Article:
Procreate is a wonderful app, and I love many of the brushes and ease of drawing it offers, which is why I still use it for sketches, but I prefer to use softwares that allow me to draw print ready designs. Yes, you can upload your procreate drawing as a PSD file to adobe illustrator and use the image trace tool to vectorize it after the fact, but this is an extra step and often only works if your drawing is very simple with little detail.

Long story short: USE ADOBE FRESCO :)

Line work, then color.

I like to start each design by drawing the final line work (usually black or another dark color) tracing over my sketch. I use the "Drawing Brush" in Adobe Fresco for my line work. I've customized it to my liking with the right taper, pressure and streamline. Explore on your own and find out how you like your brushes!

Once I have all my line work complete, I create additional layers for each of my colors in the design. These layers live beneath the line work layer. It's important to separate each color on its own layers for a couple reasons. 1. If you design ends up being screen printed, often times screen printers will use each layer as its own file and lay down each color separately in the printing process. 2. It makes it way to easier to tweak colors later.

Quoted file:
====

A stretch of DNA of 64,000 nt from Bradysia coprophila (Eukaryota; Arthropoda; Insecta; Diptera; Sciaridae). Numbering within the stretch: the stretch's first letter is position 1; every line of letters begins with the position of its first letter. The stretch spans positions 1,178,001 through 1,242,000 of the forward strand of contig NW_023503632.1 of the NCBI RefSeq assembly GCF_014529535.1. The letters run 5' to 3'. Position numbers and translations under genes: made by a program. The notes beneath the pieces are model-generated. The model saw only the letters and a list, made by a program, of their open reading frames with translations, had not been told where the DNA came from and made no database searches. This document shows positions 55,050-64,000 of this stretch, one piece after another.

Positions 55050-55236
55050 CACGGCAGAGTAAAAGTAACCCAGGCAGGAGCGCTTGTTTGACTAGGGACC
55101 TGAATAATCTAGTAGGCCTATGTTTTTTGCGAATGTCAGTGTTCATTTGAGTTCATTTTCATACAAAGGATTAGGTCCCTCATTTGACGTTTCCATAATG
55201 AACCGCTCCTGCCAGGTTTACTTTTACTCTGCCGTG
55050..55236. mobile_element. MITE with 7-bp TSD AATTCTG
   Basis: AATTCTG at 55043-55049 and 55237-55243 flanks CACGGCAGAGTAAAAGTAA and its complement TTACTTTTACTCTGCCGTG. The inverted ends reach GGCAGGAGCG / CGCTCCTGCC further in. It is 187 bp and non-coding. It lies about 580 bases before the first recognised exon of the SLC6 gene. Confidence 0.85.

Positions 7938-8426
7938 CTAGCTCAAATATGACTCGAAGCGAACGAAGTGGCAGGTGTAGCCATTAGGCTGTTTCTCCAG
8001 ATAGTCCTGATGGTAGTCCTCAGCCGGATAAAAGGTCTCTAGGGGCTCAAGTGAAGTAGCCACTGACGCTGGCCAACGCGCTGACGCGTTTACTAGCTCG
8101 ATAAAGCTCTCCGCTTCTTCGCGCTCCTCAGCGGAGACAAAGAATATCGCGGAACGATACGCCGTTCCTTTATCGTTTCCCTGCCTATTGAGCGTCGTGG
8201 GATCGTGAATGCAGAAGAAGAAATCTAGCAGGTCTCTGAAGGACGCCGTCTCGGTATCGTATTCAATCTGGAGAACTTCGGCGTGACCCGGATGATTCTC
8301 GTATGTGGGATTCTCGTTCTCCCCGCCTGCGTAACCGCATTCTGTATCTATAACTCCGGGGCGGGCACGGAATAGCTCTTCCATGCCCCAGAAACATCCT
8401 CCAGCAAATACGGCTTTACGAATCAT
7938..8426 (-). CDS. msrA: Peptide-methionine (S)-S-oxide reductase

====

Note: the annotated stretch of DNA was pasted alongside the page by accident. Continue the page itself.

Here's what it looks like inside Adobe Fresco. As you can see, in the layers panel located to the right, I've got each color on its own layer, with the line work layer at the very top.

If you want your designs to be product- ready, keep it around 5 colors or less.

Don't get me wrong... I LOVE me some color. But I've learned that most companies looking to create merchandise like apparel, are working with printers that charge per color and often are unable to print more than 10 colors total. 5 colors or less is usually the sweet spot. If you are creating illustrations for wall art or other printing avenues that don't require color limits, go crazy! But if you are designing for apparel or hope to eventually see your designs on apparel, keep it simple.